One specialty court in the county is the Veterans Treatment Court, created to help veterans convicted of felonies or misdemeanors caused by mental health trauma suffered at war to receive court-ordered treatment to improve mental health recovery instead of jail time.

Montgomery County maintains a 20-24 percent veteran population in its jail—double the national average of 10 percent, according to Tri-County Behavioral Healthcare. To address the problem, the county redirects post-traumatic stress disorder survivors through its Veterans Treatment Court and the veteran’s pod in the jail, which helps with  resources and services.

“The veterans court shows real compassion and creativity in helping our veterans navigate the criminal justice system,” said U.S. Rep. Kevin Brady, R-Conroe. “This system is one that could be duplicated in other parts of the state to help ensure our veterans receive the help they need re-entering



Hewlett Packard Enterprise
Hewlett Packard Enterprise to relocate headquarters from Silicon Valley to Springwoods Village

Hewlett Packard Enterprise announced Dec. 1 plans to relocate its headquarters from San Jose, California to a brand new campus in the Greater Houston area, which is under construction in CityPlace at Springwoods Village.

CCEMS provides emergency medical services for approximately 177 square miles of North Harris County. (Courtesy Cypress Creek EMS)
Judge rules Harris County Emergency Services District No. 11 can no longer withhold payments from Cypress Creek EMS

The ESD No. 11 board voted to terminate its contract with CCEMS on Sept. 3 after a long history of disagreements over the two entities’ 16-year relationship.

Houston Methodist The Woodlands Hospital is undergoing an expansion. (Andrew Christman/Community Impact Newspaper)
Work on $250M Houston Methodist The Woodlands Hospital expansion continues, completion expected in 2022

The new patient tower at Houston Methodist The Woodlands Hospital will include for 100 more beds.

To support this initiative, community members are encouraged to visit NAM's Blessing Tree, located at 15555 Kuykendahl Road, Houston, where they can choose a child's name and shop specifically for that child. (Courtesy Northwest Assistance Ministries)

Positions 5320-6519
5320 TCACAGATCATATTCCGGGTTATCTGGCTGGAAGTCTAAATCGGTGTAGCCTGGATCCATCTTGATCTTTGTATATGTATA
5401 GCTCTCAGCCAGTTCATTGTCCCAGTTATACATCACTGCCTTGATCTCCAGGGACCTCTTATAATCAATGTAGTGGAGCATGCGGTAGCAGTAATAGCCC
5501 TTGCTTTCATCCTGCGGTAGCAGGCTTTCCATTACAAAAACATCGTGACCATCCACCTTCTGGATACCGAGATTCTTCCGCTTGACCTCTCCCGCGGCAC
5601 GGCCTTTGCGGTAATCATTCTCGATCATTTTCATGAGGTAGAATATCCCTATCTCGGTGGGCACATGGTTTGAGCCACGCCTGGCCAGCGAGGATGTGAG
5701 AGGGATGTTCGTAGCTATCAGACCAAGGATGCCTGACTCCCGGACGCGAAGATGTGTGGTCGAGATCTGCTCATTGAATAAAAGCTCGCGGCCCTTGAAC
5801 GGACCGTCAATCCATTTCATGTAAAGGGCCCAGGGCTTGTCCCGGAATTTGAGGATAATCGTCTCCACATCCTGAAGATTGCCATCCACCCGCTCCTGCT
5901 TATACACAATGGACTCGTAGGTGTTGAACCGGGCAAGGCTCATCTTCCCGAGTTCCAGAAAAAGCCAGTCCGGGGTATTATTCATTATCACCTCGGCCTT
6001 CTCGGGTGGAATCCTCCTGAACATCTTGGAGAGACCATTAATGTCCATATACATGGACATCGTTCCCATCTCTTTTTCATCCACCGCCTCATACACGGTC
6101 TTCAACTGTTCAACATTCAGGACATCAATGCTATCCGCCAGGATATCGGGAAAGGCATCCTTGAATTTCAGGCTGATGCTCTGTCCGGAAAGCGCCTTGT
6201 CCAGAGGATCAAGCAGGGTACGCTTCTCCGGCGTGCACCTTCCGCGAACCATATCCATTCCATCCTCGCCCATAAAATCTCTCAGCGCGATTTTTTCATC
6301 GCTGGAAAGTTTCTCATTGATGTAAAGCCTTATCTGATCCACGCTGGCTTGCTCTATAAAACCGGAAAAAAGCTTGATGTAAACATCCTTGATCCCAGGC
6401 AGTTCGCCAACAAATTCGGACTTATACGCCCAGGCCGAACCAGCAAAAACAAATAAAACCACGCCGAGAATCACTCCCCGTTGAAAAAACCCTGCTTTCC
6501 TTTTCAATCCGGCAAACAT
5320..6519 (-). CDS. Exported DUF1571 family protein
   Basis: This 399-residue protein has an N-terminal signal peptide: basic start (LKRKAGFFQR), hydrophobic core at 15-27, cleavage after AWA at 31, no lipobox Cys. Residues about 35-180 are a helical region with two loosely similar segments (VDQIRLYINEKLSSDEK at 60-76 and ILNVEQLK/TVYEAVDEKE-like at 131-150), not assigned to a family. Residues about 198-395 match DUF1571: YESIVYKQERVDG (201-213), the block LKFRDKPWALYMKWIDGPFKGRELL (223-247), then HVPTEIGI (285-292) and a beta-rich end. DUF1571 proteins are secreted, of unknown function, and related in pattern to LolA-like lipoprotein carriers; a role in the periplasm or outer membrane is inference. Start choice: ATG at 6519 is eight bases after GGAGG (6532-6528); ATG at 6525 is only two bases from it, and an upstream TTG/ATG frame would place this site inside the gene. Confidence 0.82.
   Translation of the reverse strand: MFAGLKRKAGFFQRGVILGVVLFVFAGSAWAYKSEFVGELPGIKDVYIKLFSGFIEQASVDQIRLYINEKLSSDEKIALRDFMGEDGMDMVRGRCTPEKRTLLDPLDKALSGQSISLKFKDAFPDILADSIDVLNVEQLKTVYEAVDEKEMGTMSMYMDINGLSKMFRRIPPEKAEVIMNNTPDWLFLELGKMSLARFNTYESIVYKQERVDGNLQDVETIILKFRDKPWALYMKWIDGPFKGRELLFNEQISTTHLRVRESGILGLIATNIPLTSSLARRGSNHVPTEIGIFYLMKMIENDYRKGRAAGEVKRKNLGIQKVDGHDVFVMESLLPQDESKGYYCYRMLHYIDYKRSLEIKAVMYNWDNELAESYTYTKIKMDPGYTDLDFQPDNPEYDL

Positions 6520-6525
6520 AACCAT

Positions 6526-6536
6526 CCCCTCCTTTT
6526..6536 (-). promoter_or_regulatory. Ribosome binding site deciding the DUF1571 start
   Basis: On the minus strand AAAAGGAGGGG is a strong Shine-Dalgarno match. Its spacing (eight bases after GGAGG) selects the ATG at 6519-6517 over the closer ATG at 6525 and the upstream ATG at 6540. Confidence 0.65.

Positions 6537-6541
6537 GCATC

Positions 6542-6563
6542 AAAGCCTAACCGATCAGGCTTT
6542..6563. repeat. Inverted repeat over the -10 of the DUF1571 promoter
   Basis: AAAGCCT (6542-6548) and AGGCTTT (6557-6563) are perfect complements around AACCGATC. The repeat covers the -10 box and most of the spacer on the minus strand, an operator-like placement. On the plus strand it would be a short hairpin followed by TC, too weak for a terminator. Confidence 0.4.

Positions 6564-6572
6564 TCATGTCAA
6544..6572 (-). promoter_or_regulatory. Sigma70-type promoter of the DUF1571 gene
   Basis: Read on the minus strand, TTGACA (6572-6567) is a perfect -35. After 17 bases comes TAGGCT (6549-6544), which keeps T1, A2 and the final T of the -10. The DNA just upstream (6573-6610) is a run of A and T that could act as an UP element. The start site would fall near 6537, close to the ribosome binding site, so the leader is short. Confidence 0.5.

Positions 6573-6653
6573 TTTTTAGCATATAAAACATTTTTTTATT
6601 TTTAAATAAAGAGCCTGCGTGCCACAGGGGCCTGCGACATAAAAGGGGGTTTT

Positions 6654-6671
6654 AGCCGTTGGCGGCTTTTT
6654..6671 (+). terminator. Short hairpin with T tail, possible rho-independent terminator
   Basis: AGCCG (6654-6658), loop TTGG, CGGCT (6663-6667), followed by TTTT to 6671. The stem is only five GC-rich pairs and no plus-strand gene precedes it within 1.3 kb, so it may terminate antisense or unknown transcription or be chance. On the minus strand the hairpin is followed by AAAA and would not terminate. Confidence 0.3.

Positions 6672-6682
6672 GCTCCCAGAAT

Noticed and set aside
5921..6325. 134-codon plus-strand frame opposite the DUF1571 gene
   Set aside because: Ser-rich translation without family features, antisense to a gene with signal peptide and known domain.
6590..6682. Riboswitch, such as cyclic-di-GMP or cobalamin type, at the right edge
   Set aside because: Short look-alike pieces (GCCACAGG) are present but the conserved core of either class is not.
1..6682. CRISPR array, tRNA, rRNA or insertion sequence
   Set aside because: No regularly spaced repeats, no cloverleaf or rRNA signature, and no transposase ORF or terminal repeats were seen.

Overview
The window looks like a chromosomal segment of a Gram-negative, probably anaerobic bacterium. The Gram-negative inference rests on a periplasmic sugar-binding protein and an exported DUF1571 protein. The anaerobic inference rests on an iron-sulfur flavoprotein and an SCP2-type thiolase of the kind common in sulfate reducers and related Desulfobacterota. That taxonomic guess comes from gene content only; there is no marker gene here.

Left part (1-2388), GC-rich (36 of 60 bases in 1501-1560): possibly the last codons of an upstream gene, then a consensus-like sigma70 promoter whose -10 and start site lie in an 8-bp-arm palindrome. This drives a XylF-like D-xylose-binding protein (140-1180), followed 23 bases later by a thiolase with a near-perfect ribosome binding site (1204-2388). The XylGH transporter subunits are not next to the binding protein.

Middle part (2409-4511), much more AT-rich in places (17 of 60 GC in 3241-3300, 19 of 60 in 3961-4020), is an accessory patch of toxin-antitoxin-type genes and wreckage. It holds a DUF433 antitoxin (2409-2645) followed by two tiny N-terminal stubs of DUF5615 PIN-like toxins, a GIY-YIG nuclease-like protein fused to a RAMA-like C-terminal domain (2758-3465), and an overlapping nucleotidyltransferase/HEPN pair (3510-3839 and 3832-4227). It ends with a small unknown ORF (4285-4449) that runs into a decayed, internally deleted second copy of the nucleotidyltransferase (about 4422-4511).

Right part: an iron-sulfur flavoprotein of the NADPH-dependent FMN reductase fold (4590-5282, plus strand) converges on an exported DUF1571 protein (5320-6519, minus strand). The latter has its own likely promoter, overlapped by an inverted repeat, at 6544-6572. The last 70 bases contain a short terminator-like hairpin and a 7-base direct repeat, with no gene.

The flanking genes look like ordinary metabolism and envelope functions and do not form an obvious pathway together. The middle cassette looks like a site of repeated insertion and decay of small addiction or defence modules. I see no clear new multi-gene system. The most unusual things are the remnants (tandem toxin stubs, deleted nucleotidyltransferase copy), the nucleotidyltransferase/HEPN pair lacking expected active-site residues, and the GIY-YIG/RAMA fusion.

Northwest Assistance Ministries in need of donations to support biggest Season of Blessings campaign in nonprofit's history

Northwest Assistance Ministries is in need of toys, food and monetary donations to provide meals to more than 1,700 families and toys to more than 5,300 children this holiday season. By comparison, the nonprofit provided meals for 994 families and toys for 1,773 children in 2019.

The Texas Higher Education Coordinating Board has launched a campaign to address declining college enrollment numbers across the state since the pandemic started. (Courtesy Pexels)
Texas Higher Education Coordinating Board launches campaign to boost college enrollment

The decline in college enrollment across the state of Texas has prompted several agencies to partner up and create online resources for students and counselors.

(Courtesy Press Waffle Co.)
Press Waffle Co. set to open in The Woodlands on Dec. 4

The restaurant features sweet and savory waffles, gourmet milkshakes, and coffee and espresso drinks.

(Courtesy Shake Shack)
The Woodlands area welcomes 3 new dining locations in November with 4th coming soon

Three new dining locations opened around The Woodlands in November, with a fourth coming soon.

Community Impact Newspaper uses data from the Montgomery County Public Health District for weekly case counts. (Community Impact Newspaper)
Active COVID-19 cases in Montgomery County rise 34% over Thanksgiving week from Nov. 23-30

Active cases increased from 2,513 to 3,365; recoveries grew from 10,655 to 11,019; and the death toll has remained the same at 169.

The Montgomery County commissioners discussed reimbursement payments to various entities for coronavirus expenditures. (Courtesy Adobe Stock)
Montgomery County Commissioners defer CARES Act reimbursements a week

The requested amounts to the counties are for expenses incurred due to the coronavirus.

Howard Hughes
Howard Hughes Corp. announces plans for remaining commercial development in The Woodlands

The last 700 acres of commercial property to be developed in The Woodlands are located mainly in Town Center or on the periphery of the township, according to The Howard Hughes Corp.

Dozens of clinics throughout the county offer COVID-19 testing services. (William C. Wadsack/Community Impact Newspaper)
COVID-19 testing locations remain open in Montgomery County and more local news

Read the latest Houston-area business and community news.